The Kirkus review for the book I want to tell you about, A House in the Woods, calls it a modest and “nicely quirky” picture book. Couldn’t have said it better myself. Every now and then children need a dose of the modest and nicely quirky, don’t you think?

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I know just enough about Inga Moore’s illustrations to know that I like her style. Her work has been described as possessing “shades of Maurice Sendak with the knowledgeable line of an Edward Ardizzone or E. H. Shepard.” Her illustrations for several classic children’s novels have been released here in the States, though she lives in England and an online search will show you that she’s illustrated a whole host of children’s books that haven’t made it over the pond.

Fortunately, Candlewick picked up her latest book, which she also wrote, for publication here. And it’s funny. And sweet without being saccharine. And the perfect cozy, lap-time read with your favorite child.

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Rendered in lush earthy pencil, pastel, and wash illustrations, Moore tells the story of two Little Pigs living in the woods, who set out on a walk one morning. “One Little Pig found a feather, and the other found an interesting stick.” I love how true that is to the discoveries of young children, which this link, widely circulating right now, already knows.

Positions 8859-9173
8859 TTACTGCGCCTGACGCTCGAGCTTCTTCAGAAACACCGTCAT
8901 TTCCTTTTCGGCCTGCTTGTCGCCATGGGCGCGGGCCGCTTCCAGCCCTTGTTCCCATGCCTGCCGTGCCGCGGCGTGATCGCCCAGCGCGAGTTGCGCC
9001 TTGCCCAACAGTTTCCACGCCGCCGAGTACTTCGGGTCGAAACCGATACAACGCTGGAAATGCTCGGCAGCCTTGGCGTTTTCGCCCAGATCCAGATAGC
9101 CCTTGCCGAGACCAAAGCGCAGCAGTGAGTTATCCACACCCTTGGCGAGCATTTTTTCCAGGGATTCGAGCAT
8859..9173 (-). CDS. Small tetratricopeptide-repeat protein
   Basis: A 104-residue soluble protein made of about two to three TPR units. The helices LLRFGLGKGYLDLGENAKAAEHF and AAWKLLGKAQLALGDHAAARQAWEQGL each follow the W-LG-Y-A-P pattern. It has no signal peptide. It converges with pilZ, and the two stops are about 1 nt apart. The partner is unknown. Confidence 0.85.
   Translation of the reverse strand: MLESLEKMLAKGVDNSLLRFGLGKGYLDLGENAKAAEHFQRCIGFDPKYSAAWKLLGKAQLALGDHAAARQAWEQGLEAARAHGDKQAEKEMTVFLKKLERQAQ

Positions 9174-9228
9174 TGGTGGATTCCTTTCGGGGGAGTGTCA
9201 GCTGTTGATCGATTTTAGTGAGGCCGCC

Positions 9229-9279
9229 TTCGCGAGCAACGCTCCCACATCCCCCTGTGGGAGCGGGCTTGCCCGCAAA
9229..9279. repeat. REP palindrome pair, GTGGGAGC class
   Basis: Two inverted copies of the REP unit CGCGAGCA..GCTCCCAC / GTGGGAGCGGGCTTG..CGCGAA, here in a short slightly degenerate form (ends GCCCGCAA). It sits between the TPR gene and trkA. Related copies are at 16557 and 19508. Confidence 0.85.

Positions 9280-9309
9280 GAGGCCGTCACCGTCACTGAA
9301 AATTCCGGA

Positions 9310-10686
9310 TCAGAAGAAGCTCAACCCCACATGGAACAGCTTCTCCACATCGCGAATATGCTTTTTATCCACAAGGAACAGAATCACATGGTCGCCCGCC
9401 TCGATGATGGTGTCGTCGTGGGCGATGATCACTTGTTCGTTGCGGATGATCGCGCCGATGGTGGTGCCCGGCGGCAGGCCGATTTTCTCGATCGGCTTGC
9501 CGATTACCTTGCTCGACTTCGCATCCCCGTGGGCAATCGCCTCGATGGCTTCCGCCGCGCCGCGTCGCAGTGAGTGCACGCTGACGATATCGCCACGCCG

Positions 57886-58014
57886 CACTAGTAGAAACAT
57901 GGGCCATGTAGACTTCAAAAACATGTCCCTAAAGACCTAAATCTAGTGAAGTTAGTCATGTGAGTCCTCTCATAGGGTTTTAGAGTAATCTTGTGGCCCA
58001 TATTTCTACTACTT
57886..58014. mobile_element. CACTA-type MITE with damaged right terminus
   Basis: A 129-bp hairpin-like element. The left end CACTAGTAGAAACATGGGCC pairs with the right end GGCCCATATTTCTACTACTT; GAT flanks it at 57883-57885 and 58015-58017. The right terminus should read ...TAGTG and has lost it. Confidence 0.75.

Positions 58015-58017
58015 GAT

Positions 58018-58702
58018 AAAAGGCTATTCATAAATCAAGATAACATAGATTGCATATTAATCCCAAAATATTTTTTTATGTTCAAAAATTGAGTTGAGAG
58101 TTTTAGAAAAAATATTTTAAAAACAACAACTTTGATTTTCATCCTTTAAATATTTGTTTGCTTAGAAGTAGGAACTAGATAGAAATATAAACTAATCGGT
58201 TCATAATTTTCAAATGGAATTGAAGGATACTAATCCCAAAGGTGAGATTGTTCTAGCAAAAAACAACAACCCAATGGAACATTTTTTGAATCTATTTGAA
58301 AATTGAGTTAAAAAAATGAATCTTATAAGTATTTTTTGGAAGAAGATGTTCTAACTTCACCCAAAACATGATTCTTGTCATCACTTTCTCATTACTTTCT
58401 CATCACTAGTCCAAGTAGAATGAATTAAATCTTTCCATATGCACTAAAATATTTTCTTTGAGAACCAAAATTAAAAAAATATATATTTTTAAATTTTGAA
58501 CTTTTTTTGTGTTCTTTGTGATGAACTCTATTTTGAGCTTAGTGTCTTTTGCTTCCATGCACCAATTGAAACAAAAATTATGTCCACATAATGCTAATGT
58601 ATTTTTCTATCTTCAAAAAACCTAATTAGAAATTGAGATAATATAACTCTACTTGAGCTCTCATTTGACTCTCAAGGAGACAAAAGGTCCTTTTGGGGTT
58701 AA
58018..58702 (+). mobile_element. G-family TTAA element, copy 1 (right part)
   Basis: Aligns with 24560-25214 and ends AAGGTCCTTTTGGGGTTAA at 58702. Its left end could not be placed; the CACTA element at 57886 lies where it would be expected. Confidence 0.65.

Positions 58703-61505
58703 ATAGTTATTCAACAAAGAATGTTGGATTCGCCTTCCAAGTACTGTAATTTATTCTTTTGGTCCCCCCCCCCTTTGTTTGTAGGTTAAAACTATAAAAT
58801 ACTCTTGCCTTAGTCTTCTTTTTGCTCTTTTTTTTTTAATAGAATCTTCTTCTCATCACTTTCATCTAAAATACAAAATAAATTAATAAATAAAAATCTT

However, when they return to their den and hut, they find that Bear has moved into one and Moose into another. Things are a bit crowded, and their sweet digs are wrecked

But Moore doesn’t go for insurmountable tension or serious arguing. The creatures simply find themselves in a pickle. Yes, that’s it. “This was a pickle,” she writes. “It really was.”

Moose’s idea is to build a home in which they can all live. Knowing that they can’t possibly build a “big house with real windows and doors, a roof, stairs, and chimney stacks” all alone, they head over to the telephone—there’s an old-skool one hanging off a nearby tree, and I LOVE THIS—to call the Beavers. The Beavers want to be paid in peanut butter sandwiches. Absolutely no one objects.  

Everyone works together to build this terrifically cozy, comfy home by the lake in the woods, which the reader sees toward the end. “It had been a busy time for the Little Pigs and Moose and Bear. They had worked hard. Had it been worth it? What do you think? Just look! What a beautiful new house they have.” Moore’s direct address to the reader makes this for a particularly engaging and interactive read. She even leaves ample space at the end for showing us how much the characters enjoy the home—dining together, cleaning together, telling stories around the fire and sleeping in their warm beds upstairs.

As you can see, Moore brings us no hyperdramatic turbulence of any sort here, hence the “modest” from the reviewer. But the illustrations are also modest, quiet in their rendering of home life, with subtle details all over to bring this world to vivid life for the reader. This is a slightly oversized book, too, with many border-less spreads that teem with life and take up every inch of space. Moore’s earthy palette is soothing and inviting.

Stop by Moore’s house in the woods. It’s a treat from start to finish.

Julie Danielson (Jules) has, in her own words, conducted approximately eleventy billion interviews and features of authors and illustrators at Seven Impossible Things Before Breakfast, a children's literature blog focused primarily on illustration and picture books.